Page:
A scheduled meeting between Egyptian Foreign minister and top U.S. presidential advisor Jared Kushner was aborted at the last minute on Wednesday, just hours after the U.S. withdrew tens of millions of dollars in aid.
The Egyptian foreign ministry would not give a reason for the cancellation of the meeting, however, it was dropped from Sameh Shoukry’s schedule immediately after Egypt’s foreign minister released a statement condemning the U.S.’s decision to pull funds.
On Tuesday, it was revealed that the U.S. is denying $95.7 million in aid to Egypt and has plans to delay a further $195 million on the basis of human rights failures, according to two U.S. sources familiar with the matter.
Egypt’s foreign ministry said in a statement Wednesday that the plans highlighted the U.S.’s poor judgement and lack of understanding of the situation in Egypt.
“Egypt sees this measure as reflecting poor judgement of the strategic relationship that ties the two countries over long decades and as adopting a view that lacks an accurate understanding of the importance of supporting Egypt’s stability,” the foreign ministry said.
It added that the decision could have “negative implications” for the shared goals of the two countries.
Trump’s son-in-law had been due to lead a U.S. delegation in meeting with Shoukry in Cairo to discuss the Middle East.
A U.S. embassy official in Cairo told Reuters Kushner’s meeting “was never fixed.”
Kushner and his U.S. delegation are still due to meet later today with Egyptian President Abdel Fattah al-Sisi, Sisi’s office confirmed.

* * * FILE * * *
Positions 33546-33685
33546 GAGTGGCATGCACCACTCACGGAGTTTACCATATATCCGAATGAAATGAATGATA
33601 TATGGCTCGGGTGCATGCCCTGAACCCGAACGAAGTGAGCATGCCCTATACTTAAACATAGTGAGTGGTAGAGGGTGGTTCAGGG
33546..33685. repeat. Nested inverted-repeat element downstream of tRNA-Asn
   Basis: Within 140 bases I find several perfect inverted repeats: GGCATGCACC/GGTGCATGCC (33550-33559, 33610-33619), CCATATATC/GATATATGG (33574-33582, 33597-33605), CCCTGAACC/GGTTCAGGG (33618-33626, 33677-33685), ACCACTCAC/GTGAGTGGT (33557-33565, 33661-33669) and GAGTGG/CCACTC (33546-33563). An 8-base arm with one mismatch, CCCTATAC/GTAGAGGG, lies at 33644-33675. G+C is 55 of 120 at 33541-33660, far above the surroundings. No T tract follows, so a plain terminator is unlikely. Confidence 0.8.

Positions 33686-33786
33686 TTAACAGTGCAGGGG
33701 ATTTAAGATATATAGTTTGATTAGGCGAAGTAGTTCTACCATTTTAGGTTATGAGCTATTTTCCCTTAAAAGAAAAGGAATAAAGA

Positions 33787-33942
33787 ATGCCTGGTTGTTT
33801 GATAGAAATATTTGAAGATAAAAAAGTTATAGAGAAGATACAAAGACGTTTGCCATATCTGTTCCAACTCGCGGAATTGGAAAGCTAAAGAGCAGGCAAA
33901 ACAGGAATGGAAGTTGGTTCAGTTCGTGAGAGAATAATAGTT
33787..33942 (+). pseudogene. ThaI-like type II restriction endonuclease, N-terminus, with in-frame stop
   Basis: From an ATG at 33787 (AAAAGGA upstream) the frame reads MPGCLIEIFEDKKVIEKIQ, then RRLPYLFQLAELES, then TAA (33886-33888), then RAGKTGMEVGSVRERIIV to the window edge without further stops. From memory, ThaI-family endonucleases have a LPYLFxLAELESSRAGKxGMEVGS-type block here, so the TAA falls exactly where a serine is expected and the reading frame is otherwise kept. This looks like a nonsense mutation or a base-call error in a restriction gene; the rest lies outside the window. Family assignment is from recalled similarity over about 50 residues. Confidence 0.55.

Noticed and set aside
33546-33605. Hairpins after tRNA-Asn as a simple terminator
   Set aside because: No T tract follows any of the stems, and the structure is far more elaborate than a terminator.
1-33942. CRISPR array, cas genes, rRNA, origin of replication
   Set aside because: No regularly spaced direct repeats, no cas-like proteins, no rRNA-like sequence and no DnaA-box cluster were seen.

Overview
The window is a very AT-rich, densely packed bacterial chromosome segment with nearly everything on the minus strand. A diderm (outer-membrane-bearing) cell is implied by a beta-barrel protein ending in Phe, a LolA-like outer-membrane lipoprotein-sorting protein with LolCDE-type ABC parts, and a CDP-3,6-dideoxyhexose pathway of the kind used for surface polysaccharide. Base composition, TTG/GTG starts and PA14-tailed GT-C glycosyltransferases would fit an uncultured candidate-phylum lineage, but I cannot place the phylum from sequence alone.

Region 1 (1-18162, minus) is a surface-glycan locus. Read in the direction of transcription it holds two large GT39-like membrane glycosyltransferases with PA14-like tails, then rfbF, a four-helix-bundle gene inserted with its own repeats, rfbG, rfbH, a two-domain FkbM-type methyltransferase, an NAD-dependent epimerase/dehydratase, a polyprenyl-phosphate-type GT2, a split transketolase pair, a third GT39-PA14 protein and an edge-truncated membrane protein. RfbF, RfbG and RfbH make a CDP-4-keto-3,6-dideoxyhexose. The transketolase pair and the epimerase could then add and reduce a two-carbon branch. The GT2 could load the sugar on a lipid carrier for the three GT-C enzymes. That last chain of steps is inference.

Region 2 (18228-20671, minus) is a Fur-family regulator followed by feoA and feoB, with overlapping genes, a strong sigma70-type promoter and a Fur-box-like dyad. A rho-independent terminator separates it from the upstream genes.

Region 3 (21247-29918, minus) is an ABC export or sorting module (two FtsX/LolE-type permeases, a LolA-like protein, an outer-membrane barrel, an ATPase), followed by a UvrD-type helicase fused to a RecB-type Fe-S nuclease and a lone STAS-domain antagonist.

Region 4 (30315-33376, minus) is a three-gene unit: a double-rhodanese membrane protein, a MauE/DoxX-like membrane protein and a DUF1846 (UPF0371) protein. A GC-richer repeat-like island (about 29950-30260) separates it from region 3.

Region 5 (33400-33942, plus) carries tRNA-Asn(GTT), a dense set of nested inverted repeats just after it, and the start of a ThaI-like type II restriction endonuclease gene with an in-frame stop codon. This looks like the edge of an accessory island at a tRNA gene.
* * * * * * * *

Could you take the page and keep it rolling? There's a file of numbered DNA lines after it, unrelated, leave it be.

The U.S. decision to drop aid reflects its continued concerns over Cairo’s stance on civil liberties.
These were especially tested in May when the Egyptian president passed a law regulating non-governmental organizations, which critics say makes it harder for such charities to operate in the country. Egyptian officials had previously assured the U.S. administration that this law would not be passed.
The $195 million in delayed funding will be held in an account until such time as the U.S. administration believes that Egypt has made suitable progress in advancing human rights and democracy in the country.
“Strengthened security cooperation with Egypt is important to U.S. national security,” a source told Reuters.
“We remain concerned about Egypt’s lack of progress in key areas, including human rights and the new NGO law.”
Egypt, however, is an important strategic partner for the U.S. in the Middle East because of its border with Israel and its control of the Suez Canal, which links the Mediterranean Sea to the Red Sea.
Source: CNBC & Reuters